Investigative Gumption

Robert Heaton wrote recently and excellently on the importance of gumption in programming here

This post really chimed with some problems I’ve recently experienced while debugging unfamiliar code. It became clear to me that it was a skill I’ve neglected.

Stop asking for help

The primary manifestation of the problem was asking for help too soon. Plenty of other coders were more familiar with the area in which the problem occurred – why not ask them for help? Well:

  • Being shown the answer doesn’t give you the same level of understanding as finding out for yourself
  • Never working through to a conclusion will atrophy your investigative skills
  • Finding the root cause without assistance feels great
  • Exhausting this particular skill in other nearby, better programmers will cause them to leave

…and who will you ask for help then, when you’re actually stuck?

Symptoms and a diagnosis

Caveats: These are only the ones I noticed. There may be more. Yours may be different.

  • Feeling incredulous that the software could misbehave in such a way
  • Spreading that incredulity to others through subjective retelling of problem
  • Frustration at lack of ability to come up with a working theory of how the failure could occur

These are really three symptoms of a quieter underlying cause: fatigue. I’d exhausted my initial search tree of potential theories and I was out of gas. I’d run out of gumption.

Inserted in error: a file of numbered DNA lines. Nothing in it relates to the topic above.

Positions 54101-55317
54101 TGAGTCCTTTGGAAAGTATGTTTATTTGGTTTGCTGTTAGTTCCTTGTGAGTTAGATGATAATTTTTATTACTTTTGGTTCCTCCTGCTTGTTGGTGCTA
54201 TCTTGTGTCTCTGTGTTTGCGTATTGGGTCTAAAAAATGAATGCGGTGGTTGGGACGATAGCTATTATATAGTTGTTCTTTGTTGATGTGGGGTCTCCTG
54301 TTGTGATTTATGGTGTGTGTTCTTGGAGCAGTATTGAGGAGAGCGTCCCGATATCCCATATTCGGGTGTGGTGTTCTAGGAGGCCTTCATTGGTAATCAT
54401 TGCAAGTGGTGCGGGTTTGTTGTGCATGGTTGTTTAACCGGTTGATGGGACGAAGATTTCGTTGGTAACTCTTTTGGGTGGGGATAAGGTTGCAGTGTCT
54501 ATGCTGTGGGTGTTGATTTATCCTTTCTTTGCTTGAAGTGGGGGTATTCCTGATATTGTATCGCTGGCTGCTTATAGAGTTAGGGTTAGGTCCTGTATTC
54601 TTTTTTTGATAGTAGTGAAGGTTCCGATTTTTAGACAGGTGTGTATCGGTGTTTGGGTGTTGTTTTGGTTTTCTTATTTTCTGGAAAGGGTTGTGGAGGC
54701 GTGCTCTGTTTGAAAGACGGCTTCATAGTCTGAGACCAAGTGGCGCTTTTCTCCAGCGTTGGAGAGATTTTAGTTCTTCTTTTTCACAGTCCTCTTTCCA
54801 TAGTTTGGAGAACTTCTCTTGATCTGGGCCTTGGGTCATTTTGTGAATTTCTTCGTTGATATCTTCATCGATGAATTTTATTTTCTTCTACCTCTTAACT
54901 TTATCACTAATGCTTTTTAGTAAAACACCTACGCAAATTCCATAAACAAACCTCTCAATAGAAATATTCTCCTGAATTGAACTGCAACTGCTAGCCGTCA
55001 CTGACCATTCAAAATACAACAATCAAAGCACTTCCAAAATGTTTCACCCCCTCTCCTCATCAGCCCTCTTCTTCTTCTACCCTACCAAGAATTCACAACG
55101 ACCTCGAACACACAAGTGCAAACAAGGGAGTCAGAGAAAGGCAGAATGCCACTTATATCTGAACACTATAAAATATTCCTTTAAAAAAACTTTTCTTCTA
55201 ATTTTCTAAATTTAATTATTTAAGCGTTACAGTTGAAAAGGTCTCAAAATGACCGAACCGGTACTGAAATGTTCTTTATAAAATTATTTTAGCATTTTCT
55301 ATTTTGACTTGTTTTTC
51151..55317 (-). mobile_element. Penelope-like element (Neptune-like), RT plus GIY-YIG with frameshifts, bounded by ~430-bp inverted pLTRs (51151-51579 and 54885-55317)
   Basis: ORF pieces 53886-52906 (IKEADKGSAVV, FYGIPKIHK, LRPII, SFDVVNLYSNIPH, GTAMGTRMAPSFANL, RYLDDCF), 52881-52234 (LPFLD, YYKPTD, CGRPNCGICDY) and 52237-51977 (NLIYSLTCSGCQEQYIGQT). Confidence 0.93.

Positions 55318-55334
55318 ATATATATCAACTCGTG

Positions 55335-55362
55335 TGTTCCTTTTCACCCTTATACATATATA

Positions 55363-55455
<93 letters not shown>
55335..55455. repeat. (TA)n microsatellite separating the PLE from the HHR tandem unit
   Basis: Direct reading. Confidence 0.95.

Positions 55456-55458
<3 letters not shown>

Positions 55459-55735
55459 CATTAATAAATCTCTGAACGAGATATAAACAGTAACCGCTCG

I’m making a conscious effort to try to get better at this, and I feel like I’ve been making progress. I don’t think I’ve increased in gumption, but perhaps I have increased my gumption efficiency. Here are some directions that I’ve attempted to follow:

  • Fight that feeling of incredulity. Software is (usually) deterministic. Cosmic rays are not the culprit.
  • Using the debugger is not a personal failure (this isn’t the TDD game!). Reproduce the problem with a debugger attached as soon as possible; it’ll often invalidate the wrong assumption that’s been getting in the way of your understanding.
  • If you can’t reproduce the problem, check your environment. Still can’t reproduce it? Check it again. Is it really the same as where the problem happened? Really really?
  • Trust your instincts – one investigation I failed to finish ended up being a ThreadLocal misunderstanding. I’d seen the usage of ThreadLocal hours earlier, winced, and then forgot about it because I was trying to be a good scientist. The brain is good at remembering causes of past pain, trust it when it reacts negatively.
  • Know your limits. I can get a temporary gumption boost from a Snickers or those terrific peanut butter KitKats. Once that’s worn off, it’s time to stop. Either seek help, or go home and sleep on it.

Corollary : Making systems that are easy to debug lowers the fixed gumption tax incurred when an investigation is required. Once you discover the cause of a knotty issue and want to begin a fix, first spend some time unravelling any unnecessary complexity you found on your way there.

Hopefully the gumption invested in this blogpost will help others to more efficiently expend their gumption (That’s enough gumption – Ed).